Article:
Sussex

Southern Rail users' misery into musical Southern Fail

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Media captionSouthern Rail users' misery into musical satire Southern Fail

The trials and tribulations of Southern Rail commuters have been turned into a satirical stage show.

Southern Fail: The Musical includes songs such as "Imagine There's No Southern" and "Haywards Heath" to the tune of 1970s hit Echo Beach.

Director Mark Brailsford and writer Simon Levenson joined forces to create a musical that would "force the rail operator to reflect on its conduct".

It premieres in Brighton this weekend, with more dates in the pipeline.

Image copyright Mark Brailsford
Image caption The satire will have at least three shows, with hopes for more

The musical uses snippets of The Treason Show, a comedy sketch series running in Brighton for 17 years, plus new material.

Mr Brailsford, 51, said: "I like the Peter Cook quote about the Berlin cabarets which helped 'stop the rise of Hitler and prevent the Second World War'.

"Satire doesn't really change the world, but it can add its little 10 pence. It channels people's anger and shines a mirror up to the issue.

"It's insulting that Southern Rail refers to us as customers, implying we have the choice to use another rail service."


The plot

The musical centres around two commuters, who become friends and stand up to the firm.

It features songs including Imagine There's No Southern.

Another tune includes the lyrics: "Grayling's failing, Once again I'm late for tea. Grayling's failing, he's not bothered, and he blames the RMT."


The year-long dispute between Southern Rail and the RMT union and train drivers' union Aslef, centres around Driver Only Operated trains.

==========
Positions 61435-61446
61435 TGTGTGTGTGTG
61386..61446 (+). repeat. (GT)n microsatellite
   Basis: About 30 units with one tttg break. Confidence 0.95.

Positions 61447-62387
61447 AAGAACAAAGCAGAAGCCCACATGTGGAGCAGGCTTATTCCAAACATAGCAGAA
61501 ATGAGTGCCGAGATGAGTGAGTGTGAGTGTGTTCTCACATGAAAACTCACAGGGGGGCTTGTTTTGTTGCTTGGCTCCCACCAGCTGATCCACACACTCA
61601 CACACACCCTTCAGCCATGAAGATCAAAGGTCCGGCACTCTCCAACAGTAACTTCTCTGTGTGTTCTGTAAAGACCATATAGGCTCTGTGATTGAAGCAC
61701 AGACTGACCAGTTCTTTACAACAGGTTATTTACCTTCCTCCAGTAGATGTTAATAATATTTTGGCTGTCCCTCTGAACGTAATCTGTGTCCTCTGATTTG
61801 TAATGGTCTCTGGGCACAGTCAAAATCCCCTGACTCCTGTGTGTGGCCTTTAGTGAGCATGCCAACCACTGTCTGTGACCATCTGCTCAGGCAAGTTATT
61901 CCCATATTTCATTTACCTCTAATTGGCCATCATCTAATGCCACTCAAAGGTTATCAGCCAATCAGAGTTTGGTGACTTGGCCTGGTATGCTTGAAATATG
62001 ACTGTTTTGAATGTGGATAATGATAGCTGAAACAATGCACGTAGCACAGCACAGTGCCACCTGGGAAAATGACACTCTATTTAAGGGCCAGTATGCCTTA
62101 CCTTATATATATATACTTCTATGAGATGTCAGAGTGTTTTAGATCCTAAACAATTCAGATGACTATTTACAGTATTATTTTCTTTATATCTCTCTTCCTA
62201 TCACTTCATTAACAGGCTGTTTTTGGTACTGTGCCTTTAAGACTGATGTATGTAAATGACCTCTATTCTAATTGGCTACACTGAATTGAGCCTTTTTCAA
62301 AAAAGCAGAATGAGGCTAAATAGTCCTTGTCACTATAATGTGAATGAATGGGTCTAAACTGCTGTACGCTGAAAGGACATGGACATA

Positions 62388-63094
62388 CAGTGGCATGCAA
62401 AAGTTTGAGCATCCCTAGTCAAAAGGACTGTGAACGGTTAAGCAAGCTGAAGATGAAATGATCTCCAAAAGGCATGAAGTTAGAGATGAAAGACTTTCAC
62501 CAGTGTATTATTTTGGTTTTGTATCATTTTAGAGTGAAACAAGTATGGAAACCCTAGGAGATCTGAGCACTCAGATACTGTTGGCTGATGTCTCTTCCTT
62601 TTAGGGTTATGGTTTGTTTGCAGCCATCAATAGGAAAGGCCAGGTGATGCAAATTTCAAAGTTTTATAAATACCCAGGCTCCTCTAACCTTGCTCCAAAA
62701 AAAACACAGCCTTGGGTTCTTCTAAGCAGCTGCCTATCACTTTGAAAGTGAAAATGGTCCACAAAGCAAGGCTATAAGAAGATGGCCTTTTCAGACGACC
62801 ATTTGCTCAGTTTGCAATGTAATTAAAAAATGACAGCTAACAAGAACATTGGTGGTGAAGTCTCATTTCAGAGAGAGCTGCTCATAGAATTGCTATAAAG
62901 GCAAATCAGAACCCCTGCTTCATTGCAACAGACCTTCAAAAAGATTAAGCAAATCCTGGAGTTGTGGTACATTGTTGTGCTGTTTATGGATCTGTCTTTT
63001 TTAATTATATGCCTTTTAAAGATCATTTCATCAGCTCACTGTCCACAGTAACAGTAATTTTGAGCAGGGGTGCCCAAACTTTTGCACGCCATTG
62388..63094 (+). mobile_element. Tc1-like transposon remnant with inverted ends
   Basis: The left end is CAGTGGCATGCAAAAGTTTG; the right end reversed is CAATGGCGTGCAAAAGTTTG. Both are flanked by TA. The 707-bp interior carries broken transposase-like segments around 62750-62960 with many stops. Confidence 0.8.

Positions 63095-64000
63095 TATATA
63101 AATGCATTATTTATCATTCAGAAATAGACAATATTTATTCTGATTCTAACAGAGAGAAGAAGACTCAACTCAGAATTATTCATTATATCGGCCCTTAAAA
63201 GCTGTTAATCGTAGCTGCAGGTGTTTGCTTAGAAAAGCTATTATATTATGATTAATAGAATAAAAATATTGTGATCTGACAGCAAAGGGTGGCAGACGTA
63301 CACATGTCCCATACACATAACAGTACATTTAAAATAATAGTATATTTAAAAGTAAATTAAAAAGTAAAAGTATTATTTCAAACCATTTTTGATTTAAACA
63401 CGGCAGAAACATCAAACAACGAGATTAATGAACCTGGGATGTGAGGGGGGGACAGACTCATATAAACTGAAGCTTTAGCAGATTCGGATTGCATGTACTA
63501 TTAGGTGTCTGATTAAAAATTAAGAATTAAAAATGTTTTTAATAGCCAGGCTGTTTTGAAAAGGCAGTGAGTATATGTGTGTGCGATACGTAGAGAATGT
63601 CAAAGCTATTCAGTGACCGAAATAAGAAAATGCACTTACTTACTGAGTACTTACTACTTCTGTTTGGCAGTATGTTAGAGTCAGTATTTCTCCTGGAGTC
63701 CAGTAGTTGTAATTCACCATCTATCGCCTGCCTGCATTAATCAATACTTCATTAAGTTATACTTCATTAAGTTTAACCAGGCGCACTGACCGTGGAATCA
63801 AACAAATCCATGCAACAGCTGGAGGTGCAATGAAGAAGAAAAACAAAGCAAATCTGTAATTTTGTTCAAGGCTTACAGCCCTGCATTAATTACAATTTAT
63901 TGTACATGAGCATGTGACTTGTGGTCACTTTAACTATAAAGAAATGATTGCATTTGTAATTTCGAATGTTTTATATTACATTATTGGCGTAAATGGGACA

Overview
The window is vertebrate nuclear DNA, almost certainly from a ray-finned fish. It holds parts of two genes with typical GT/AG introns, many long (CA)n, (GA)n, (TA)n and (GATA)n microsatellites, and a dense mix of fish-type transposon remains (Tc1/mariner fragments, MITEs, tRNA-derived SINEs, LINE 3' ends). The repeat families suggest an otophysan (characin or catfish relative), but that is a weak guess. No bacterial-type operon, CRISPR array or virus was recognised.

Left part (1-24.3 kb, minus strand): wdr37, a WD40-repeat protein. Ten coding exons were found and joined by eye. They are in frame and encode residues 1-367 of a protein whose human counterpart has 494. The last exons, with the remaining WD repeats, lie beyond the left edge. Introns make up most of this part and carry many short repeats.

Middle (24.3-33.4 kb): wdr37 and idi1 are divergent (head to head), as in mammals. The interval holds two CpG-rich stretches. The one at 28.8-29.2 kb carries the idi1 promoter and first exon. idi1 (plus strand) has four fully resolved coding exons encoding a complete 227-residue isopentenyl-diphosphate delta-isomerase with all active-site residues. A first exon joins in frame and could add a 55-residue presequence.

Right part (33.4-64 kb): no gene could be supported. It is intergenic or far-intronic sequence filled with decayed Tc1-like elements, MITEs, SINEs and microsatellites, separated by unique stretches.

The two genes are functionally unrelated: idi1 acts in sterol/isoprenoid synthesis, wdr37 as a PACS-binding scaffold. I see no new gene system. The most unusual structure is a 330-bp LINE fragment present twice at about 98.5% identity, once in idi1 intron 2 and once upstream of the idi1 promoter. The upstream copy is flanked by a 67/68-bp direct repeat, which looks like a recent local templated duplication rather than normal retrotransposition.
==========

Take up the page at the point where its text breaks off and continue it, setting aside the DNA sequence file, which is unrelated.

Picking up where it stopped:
All deal negotiations so far have failed, and more strikes are expected, after the latest action was called off after the Manchester attack.

Image copyright Summer Dean
Image caption Mark Brailsford playing some music from the show at the Brighton Fringe Festival

Regardless of whether a deal is made, Mr Brailsford said they would never be short of Southern material, as "it was never a good service".

This year, the company was ranked lowest in a UK-wide customer satisfaction survey.

A Southern spokeswoman said the musical was written when industrial action meant the firm was having to cancel trains, but now they were in the process of "transforming and future-proofing" the service with "extensive infrastructure rebuilding and upgrades, new trains and technologies".

"We are still in transition but we are starting to see performance improvements and this will continue."

Image copyright Mark Brailsford
Image caption Actors Javier Rasero and Annie Harris with director Mark Brailsford during rehearsals

The show premieres at the Brighton Fringe Festival on Friday 2 June and Saturday 3 June, with shows scheduled for 10 June at Shoreham Ropetackle and 24 June at Brighton's Sallis Benney Theatre.

A crowdfunding page has been set up to try and take the show to other venues along the rail line into London.

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